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Google Keeps on Buying the World

David Silversmith
David Silversmith

Google might not be able to buy China, but they are aggressively buying companies like web video platform Episodic, image-editing tool Picnik, social search engine Aardvark and mobile e-mail utility reMail.

Google’s CEO Eric Schmidt has hinted that his company will continue to be an aggressive acquirer and the recent months back up this strategy.  Investors and technology forecasters are trying to read the tea leaves of these acquisitions to predict the next big Internet splash.  However, these latest acquisitions are very different and how Google is handling them is also different.

Looking at reMail, it appears that Google was interested in the staff not the product.  ReMail was designed to  download all your email to your iPhone and offers powerful full-text email search. The developers of reMail have accouned that they will focusing on other projects at Google. They have since removed reMail from the App Store. although existing users were able to keep using it because reMail is a client-only application.   Google has even decided that the best option was to open source the code, which is now available on Google Code as remail-iphone under the Apache 2.0 License.

Moving to the animal kingdom, Aardvark claimed to be a "new kind of social search: sometimes you want a person, not a web page, to answer your question."  The idea is that you ask any question and Aardvark will discover the perfect person in your network to answer in minutes. Here it appears that Google shares the vision and sees opportunities to grow and/or monetize the product.  As a first step Aardvark is now available through Google Labs. Aardvark will remain fully operational and completely free, providing quick, helpful answers to all of your questions. Perhaps Google is still stinging from the way that Google Answers lost out to Yahoo Answers.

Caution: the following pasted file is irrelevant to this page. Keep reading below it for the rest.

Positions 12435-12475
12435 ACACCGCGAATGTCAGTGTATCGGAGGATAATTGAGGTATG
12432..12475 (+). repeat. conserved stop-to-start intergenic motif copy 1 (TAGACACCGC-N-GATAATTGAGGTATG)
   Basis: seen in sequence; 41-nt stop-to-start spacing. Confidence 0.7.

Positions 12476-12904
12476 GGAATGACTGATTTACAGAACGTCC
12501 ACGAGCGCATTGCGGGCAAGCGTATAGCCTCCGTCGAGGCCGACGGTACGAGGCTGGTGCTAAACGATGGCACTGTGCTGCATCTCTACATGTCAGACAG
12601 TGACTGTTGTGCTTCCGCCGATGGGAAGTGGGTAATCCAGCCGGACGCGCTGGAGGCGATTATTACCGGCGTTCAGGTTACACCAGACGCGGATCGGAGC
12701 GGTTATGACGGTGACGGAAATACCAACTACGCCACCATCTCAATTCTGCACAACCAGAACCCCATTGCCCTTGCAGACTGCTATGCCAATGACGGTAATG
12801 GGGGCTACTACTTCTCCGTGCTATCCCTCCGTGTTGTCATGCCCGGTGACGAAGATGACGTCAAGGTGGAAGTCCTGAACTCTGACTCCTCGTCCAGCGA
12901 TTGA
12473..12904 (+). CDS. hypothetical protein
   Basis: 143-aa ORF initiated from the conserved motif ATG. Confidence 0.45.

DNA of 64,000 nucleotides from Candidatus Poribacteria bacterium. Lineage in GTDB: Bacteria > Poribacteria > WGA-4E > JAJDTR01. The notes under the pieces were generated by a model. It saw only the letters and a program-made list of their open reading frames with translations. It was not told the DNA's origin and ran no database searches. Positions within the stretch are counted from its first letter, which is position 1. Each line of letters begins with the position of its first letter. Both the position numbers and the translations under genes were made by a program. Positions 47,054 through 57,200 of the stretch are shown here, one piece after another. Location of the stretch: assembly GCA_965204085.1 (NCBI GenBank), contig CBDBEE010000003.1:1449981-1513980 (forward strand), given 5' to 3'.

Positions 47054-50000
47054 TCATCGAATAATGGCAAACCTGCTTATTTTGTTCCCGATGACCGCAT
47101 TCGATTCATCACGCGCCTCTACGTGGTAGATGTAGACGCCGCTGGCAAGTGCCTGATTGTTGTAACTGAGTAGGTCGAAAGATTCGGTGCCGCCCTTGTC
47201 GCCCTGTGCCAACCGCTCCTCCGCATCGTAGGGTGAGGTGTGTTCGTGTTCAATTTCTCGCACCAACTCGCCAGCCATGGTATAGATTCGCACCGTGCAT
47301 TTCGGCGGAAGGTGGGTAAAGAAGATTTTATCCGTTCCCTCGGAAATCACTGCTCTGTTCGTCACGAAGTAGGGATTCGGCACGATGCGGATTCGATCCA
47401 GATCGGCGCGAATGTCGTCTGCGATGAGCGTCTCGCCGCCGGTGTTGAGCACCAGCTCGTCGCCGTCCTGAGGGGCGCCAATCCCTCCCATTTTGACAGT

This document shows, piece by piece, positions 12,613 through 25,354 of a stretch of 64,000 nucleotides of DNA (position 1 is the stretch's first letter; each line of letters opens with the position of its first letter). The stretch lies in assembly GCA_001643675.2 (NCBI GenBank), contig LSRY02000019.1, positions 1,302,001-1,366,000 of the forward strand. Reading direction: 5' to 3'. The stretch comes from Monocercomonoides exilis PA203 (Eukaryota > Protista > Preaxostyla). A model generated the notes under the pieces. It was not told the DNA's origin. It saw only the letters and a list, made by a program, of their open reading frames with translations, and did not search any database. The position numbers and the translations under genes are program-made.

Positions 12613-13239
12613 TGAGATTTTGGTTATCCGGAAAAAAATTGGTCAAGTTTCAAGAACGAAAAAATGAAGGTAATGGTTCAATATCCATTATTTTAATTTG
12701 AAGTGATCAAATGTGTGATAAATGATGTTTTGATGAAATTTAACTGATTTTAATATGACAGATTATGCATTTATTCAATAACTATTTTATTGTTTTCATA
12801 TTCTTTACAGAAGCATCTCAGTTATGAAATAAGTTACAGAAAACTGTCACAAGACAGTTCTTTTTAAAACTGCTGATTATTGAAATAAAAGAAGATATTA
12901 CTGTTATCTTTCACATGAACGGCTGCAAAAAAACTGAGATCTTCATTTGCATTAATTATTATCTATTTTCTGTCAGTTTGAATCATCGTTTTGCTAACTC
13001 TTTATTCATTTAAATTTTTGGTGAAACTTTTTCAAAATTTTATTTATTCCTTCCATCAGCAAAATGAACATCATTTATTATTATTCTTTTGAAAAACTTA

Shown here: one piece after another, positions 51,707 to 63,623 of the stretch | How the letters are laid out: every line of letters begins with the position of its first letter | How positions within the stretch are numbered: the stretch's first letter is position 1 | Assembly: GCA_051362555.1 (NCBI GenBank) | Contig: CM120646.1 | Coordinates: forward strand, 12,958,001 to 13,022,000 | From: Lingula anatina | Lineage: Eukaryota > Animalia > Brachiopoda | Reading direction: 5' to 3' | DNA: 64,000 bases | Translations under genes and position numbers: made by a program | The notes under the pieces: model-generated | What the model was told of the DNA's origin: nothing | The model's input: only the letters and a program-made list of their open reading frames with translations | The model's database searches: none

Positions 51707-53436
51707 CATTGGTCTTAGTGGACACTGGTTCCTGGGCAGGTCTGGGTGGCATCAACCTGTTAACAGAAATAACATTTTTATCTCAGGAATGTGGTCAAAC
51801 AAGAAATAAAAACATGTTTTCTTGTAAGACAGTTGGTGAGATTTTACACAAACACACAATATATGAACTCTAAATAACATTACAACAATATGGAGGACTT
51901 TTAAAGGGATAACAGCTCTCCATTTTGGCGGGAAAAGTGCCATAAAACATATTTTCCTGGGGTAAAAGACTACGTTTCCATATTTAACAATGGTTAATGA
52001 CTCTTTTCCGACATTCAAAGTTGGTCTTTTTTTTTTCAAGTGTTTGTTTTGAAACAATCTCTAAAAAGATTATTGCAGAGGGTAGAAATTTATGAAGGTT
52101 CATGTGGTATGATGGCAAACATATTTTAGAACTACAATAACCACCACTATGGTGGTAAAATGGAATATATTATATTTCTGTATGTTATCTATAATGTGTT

The Google acquisition of Picnik appears to be very different. Google said in their blog that "We're not announcing any significant changes to Picnik today, though we'll be working hard on integration and new features."  Unlike these other companies, Picnik already has both a large customer base and a revenue stream.   Picnik is also integrated with a wide variety of websites like Picasa Web Albums, Facebook, Flickr, Yahoo! Mail and Photobucket. Note that integration with Yahoo!Mail - that is an interesting twist - will Yahoo continue to work with a Google owned Picnik?

Google's latest acquisition is the web video platform Episodic. With Episdic, Google gets a platform that handles all aspects of video distribution — from the uploading, to the hosting, to the monetization and analytics. The leaders at Episodic noted "We’re very excited to join the talented team at Google and to continue creating great experiences for viewers and powerful platforms for publishers, marketers, and advertisers." Given Google's challenges in monetizing YouTube, there are appear to be many synergies here.

Google was built upon innovation, but it appears that they are eager to keep the innovation going - even if that means innovation via acquisition.

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